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Heron, Grey
Shoveler, Cape
Rush-Warbler, Little
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Weaver, Cape
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Most recent submissions

2014-04-18Kletz, Graham
2014-04-17Kletz, Graham
2014-04-16Kletz, Graham
2014-04-10Miller, Selwyn Moorcroft
2014-04-17Archer, Tony
2014-03-07Steenkamp, Ronel
2014-04-14Craig, Yvonne
2014-03-21Matthee, Ruan
2014-04-15Peck, Lee
2014-04-15Bull, Graham
2014-04-15Peck, Steve
2013-04-02Swanepoel, Whilmien
2014-04-15Goetsch, Bruce Allan
2013-06-07Swanepoel, Whilmien
2013-07-18Swanepoel, Whilmien
2013-07-30Swanepoel, Whilmien
2014-04-15Lerm, Rion
2013-08-12Swanepoel, Whilmien
2013-08-05Swanepoel, Whilmien
2013-08-19Swanepoel, Whilmien
2013-09-04Swanepoel, Whilmien
2013-10-15Swanepoel, Whilmien
2013-10-15Swanepoel, Whilmien
2014-04-15Kletz, Graham
2013-11-13Swanepoel, Whilmien
2014-04-13Bullmore, Andrew
2014-04-14Lerm, Rion
2014-04-14van der Spuy, Richard
2014-04-13van der Spuy, Richard

Latest news

SABAP2 doing awesomely in 2014; today we celebrate the milestone of a "MiniProject"

2014-04-12 08:50:59

Fantastic achievement Team SABAP2 in Greater Gauteng! 50% of the 576 pentads in the Four Degree Squares region have been visited in 2014, and a total of 1019 checklists collected. What drives the passion to keep on collecting so much bird atlas data for the Four Degree Squares centred on Gauteng? Here’s the reason. In 1996, Gauteng was home to 7.8 million people, 19% of South Africa’s population. In 2001, the population had grown to 9.4 million people, 21% of the population. At the 2011 census, Gauteng alone had 12.3 million people, 24% of the population. Currently, in 2014, about a quarter of all South African’s live in Gauteng, and the proportion is predicted to increase steadily. This region is suffering a double whammy! The South African population size is increasing, and an increasing proportion of these are living in Gauteng.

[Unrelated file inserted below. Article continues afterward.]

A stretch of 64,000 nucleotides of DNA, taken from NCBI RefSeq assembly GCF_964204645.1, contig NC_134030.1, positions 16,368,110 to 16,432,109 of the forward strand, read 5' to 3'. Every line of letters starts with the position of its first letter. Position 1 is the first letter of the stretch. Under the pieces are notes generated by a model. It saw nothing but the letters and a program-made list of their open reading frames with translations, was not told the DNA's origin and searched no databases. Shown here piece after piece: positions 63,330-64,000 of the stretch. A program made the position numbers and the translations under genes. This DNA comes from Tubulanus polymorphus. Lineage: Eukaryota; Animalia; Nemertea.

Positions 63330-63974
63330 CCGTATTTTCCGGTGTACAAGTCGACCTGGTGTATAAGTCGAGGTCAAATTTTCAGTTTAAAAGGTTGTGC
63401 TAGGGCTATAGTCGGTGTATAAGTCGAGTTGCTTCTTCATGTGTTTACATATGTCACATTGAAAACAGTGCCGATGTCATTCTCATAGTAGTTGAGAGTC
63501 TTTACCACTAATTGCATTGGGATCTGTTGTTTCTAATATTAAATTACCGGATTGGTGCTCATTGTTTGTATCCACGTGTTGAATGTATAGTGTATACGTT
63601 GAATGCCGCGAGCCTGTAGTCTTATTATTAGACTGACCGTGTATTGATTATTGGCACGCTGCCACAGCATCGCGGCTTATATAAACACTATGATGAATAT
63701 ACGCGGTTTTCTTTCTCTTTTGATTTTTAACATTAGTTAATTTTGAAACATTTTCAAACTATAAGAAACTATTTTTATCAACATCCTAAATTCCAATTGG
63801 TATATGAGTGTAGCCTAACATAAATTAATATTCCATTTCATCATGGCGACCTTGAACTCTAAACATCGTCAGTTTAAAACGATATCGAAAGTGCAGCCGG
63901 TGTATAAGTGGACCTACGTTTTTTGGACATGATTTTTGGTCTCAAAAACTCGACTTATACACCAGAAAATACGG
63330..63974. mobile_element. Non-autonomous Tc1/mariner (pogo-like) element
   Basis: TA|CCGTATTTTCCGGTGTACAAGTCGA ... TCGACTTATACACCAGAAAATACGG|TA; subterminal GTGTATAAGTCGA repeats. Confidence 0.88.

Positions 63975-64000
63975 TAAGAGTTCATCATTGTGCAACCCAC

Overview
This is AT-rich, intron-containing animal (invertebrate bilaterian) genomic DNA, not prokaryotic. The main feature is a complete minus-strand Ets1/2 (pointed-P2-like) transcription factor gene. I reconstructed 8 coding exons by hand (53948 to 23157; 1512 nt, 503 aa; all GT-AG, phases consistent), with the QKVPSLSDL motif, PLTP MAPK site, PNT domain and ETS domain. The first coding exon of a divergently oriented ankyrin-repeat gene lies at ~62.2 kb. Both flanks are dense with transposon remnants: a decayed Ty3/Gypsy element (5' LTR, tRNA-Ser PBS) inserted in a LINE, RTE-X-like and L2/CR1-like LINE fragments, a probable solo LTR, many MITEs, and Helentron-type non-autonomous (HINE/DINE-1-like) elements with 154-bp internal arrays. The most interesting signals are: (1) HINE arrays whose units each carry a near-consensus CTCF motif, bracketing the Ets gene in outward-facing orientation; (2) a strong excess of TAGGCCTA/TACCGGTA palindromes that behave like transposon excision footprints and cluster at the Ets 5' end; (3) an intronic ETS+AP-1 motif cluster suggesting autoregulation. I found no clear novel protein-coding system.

50% coverage in the Four Degree Square region, centred on Gauteng, 12 April 2014Right now, about 30% of South Africa’s population lives within these Four Degree Squares. The development pressure is going to be huge, both as a result of population increase, and the general drift of people to the economic powerhouse of the region. If we collect large volumes of bird atlas data, we can detect changes in species composition, and we can detect when species are starting to drop out of the species list for a pentad.

Biodiversity represents quality of life. Biodiversity represents ecosystem services. Unless we document and quantify biodiversity and know how it is changing, we cannot tell whether we are losing it until it is all gone. That is why we drive this "Greater Gauteng" project with such enthusiasm.